Marking the start of the 29th modern Summer Olympic Games in Tokyo, five documentary films shot at the original 1964 Tokyo Games will be shown in Hong Kong starting this month. Beyond the Games: Documentaries from the Tokyo Olympics, 1964, will be screened from 25 July to 8 August at Broadway Cinematheque, a cinema specialising in independent films in Yau Ma Tei.
Ranging from 35 to 100 minutes, the films will be screened as a pair apart from Witches of the Orient, a 100-minute film by Julien Faraut released this year and the only modern picture, which is presented as a standalone screening. The French production focuses on the former players of the Japanese women's volleyball team used to be known as the "witches of the orient" in international media because of their seemingly supernatural powers on the court that led them to become gold medallists in 1964.
Screened together will be An Engineer's Assistant and On the Road, two films by Noriaki Tsuchimoto, who is regarded as one of the most important figures in the history of Japanese documentary filmmaking. The former exposes the high-pressure nature of the work train drivers had to contend with in a film originally commissioned by Japanese National Railways to promote the safety and efficiency of its services in the run up to the Games. In a similar turn, On the Road was born from Tsuchimoto being hired to make a film encouraging traffic safety around the Olympics. Instead, he produced a social critique that exposed the “traffic war” unfolding in Tokyo every day exacerbated by the city's extensive Olympics-driven regeneration.
The Olympic Road – Tokyo 1964 and Record of A Marathon Runner, directed by Sozo Okada and Kazuo Kuroki respectively, are films that show the effort that went into staging the 1964 Games by both athletes and workers behind the scenes. Okada's film, the shortest in the line-up, was originally intended to be an educational documentary funded by Matsushita Electric company to showcase how its products were helping the country gear up for the Olympics. Instead of channelling a shamelessly promotional flavour, the film is celebrated for the way it reveals how machines are vital to an event celebrating human strength, from the equipment that enhances training and performances to the devices that measure those all-important world records.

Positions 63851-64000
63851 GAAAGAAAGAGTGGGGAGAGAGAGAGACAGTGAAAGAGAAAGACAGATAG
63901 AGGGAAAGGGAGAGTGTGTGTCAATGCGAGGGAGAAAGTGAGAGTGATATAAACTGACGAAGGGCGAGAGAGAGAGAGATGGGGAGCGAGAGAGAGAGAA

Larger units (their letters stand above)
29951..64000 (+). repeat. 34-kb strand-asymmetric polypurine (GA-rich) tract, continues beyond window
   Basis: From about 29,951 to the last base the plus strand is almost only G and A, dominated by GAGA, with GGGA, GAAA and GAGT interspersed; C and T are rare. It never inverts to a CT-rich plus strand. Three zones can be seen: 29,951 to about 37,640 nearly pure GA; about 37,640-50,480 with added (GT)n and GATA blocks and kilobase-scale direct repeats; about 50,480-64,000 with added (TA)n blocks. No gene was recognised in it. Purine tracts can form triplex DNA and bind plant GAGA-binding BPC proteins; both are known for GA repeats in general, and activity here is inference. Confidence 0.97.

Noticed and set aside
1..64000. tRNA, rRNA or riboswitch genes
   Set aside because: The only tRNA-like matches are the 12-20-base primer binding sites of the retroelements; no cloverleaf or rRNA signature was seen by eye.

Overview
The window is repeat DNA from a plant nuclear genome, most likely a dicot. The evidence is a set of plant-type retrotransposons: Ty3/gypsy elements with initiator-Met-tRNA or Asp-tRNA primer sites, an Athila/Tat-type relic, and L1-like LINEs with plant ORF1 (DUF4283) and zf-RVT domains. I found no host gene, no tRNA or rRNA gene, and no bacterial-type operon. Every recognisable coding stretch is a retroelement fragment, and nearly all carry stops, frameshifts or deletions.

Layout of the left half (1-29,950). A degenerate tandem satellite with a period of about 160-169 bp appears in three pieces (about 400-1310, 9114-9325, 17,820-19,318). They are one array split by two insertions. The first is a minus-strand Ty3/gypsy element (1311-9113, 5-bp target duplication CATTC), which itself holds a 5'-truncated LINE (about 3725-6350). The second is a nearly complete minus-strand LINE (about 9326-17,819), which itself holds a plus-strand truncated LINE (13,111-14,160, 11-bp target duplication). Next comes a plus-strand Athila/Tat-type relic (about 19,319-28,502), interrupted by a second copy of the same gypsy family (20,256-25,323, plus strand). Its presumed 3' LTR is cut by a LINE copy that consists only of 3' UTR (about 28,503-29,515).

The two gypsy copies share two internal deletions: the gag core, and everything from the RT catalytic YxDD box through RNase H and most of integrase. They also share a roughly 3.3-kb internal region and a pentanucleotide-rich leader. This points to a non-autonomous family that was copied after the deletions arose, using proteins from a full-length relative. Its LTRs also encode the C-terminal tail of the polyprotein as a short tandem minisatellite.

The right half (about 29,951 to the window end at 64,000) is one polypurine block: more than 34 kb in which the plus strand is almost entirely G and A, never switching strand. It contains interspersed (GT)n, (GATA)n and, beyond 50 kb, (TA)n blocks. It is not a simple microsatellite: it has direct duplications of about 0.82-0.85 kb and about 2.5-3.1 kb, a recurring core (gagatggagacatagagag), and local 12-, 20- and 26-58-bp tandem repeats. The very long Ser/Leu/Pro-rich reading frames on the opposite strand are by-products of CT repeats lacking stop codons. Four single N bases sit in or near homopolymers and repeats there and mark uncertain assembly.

The second documentary, commissioned by Fuji Film and released in 1964, follows Kenji Kimihara, a marathon runner preparing for the Olympics. Although the athlete eventually finished eighth, Kuroki's lens depicts his determination and commitment to training and the notorious loneliness of long-distance running. Altogether, the programme arranged by Edko Films, shows a vintage Games from multiple original angles while offering a snapshot of Japanese society at a transformative point in time.